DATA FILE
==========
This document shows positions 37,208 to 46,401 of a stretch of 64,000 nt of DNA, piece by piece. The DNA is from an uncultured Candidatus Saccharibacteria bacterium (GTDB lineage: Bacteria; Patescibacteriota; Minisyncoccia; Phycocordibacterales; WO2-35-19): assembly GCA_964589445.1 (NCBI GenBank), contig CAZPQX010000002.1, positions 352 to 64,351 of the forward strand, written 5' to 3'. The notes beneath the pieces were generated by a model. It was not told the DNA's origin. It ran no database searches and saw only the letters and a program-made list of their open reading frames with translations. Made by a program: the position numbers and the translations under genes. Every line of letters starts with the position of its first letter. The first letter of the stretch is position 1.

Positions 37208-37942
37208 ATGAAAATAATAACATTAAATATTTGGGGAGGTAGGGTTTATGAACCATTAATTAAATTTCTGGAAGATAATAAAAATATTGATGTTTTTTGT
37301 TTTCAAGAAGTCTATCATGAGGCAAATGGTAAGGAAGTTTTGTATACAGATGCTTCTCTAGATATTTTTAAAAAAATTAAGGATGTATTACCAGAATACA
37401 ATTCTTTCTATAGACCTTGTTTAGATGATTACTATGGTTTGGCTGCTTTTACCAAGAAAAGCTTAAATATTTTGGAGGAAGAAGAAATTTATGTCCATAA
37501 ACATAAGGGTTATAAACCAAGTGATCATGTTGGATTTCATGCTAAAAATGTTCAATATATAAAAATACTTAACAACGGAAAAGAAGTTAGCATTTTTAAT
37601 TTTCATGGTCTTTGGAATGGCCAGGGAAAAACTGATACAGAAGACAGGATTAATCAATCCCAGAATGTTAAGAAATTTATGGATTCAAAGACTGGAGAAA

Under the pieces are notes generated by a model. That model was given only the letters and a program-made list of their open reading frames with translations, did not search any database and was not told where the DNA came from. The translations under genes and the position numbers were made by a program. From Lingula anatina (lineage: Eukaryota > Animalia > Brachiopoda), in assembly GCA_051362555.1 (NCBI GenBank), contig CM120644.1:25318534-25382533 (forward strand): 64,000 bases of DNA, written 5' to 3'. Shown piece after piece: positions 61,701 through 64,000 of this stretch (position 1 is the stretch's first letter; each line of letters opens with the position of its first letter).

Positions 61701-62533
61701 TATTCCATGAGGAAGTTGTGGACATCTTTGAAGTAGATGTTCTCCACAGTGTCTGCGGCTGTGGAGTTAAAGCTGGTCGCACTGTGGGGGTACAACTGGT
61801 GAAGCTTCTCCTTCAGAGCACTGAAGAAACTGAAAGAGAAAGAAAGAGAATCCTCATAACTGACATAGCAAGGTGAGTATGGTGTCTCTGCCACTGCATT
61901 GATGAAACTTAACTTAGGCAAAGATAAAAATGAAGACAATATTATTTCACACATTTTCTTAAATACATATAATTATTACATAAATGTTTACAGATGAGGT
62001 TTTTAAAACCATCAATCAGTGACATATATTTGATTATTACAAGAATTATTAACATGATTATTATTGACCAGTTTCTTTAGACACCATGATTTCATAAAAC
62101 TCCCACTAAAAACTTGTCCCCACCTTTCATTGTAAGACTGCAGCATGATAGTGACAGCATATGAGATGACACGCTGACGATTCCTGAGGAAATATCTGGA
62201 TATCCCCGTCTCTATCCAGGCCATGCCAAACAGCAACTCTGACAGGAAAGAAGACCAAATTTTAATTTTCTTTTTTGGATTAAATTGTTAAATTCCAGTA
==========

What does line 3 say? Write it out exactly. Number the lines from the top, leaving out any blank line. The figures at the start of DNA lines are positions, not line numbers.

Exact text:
37208 ATGAAAATAATAACATTAAATATTTGGGGAGGTAGGGTTTATGAACCATTAATTAAATTTCTGGAAGATAATAAAAATATTGATGTTTTTTGT